Site123’s homepage states that it’s “by far the easiest free website builder”. Better put that claim to the test.
Click on the service’s welcome page’s ‘Start here’ to grab yourself 500MB of storage, 1GB of bandwidth a month and your first design decision: what type of website do you want to create? You have to choose from one of sixteen options, from Business, to Online Store, Blog, Music, and Creativity, amongst others.
Select one (we went for ‘Blog’ to start with), and you’re then graced with a further 8 subdivisions – if you’re not sure what to choose or would rather not get pigeonholed so early in the creation process, select ‘Other’.
None of these options actually matter too much as you’re able to add and remove pages later on as you take full control of your website.
Customizing your website
Once your blog is created, you have a handful of customisation options to suit your website needs. Click on the Homepage section in the sidebar to see how you can modify the default layout. You could for instance add a search field to the middle of your home page, or a ‘contact’ form, or even a video.
But the selection you’ll find in that section’s ‘Layouts’ menu are meagre, and the preview images, although welcome, are hard to discern properly, especially since many of them contain subtle alterations from one to the other. It’s often best to click on them and see what they look like as they’re implemented in the main preview section of the interface.
As you explore, you’ll come across some features that are locked, like in the ‘Form’ menu for instance. These are only available if you upgrade your free account to a paid one (more on this later).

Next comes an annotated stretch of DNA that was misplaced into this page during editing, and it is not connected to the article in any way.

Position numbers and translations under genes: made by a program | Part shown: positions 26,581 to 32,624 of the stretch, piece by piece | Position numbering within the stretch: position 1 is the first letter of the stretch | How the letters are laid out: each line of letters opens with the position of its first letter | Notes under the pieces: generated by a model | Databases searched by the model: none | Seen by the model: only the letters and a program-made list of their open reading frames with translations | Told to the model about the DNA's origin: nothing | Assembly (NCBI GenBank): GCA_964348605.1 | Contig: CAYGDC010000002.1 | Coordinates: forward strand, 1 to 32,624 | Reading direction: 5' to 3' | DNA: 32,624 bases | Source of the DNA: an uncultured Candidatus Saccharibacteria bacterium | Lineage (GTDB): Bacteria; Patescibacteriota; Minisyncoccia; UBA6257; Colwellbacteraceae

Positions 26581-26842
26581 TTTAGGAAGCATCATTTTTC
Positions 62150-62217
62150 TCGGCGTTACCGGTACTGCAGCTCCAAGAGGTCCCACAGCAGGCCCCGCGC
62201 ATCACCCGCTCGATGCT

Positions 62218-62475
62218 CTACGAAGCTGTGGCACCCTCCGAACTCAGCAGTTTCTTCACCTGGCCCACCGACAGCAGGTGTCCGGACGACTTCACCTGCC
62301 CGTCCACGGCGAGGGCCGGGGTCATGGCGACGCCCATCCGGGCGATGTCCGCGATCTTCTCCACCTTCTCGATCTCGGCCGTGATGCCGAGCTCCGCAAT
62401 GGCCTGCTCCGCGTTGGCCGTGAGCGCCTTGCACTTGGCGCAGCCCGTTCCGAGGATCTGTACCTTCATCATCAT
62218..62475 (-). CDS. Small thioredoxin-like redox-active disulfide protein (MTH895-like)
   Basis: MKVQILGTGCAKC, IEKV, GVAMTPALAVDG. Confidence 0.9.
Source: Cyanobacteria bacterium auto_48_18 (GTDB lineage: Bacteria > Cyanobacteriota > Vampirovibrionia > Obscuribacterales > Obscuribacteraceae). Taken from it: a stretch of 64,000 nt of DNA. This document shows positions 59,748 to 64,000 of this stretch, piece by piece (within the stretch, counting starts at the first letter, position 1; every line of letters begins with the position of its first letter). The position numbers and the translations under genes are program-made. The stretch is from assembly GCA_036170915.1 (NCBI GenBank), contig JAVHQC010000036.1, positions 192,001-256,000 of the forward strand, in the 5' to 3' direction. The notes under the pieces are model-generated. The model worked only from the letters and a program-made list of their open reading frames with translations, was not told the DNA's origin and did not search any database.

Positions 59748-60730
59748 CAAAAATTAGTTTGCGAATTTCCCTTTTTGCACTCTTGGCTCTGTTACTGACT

Looking at the blog options, the design will feel familiar to anyone who’s used a word processor. Click on the blog section’s ‘Manage Page’ to see all posts already created. You’ll see that a few are already there – examples to show you how the blog looks like and works. Click on them to edit them, or just get rid of them using ‘Delete’ from their ‘Manage’ options. To create a new one, click on ‘Add New Post’, and start typing. You can add images and videos, include tags and a featured image. It’s all pretty easy and straightforward, enabling you to get started in no time at all.
In terms of layout, we were unable to wrap text around an image. Sure we could format said image, change its size by dragging its edges, add a link to it, or a caption, but even choosing the ‘inline’ option wouldn’t make the text wrap around it. As it stands the image can only have text above and below it.
As mentioned earlier, you aren’t bound by your original website decision. Should you need to add more pages to your website, they’re only a few clicks away. To do this, go to the Sidebar’s ‘Pages’ section. You can include ‘Articles’ (which appear to be a blog in all but name), a ‘Testimonial’ page, a ‘Team’ page, a ‘Gallery’, and even a whole ‘e-Commerce’ section and an ‘App Market’ (among others).
The e-Commerce section is again extremely easy and straightforward to use. You can add new items, create new categories, highlight the fact some products are new or for sale, etc. The free version of the service only allows your customers to pay by bank transfer, cash on delivery, check, money order, in person or by phone. The more vital features for an online business, like PayPal, AmazonPay, or Stripe, amongst others, can only be accessed if you upgrade to a paid version of the service.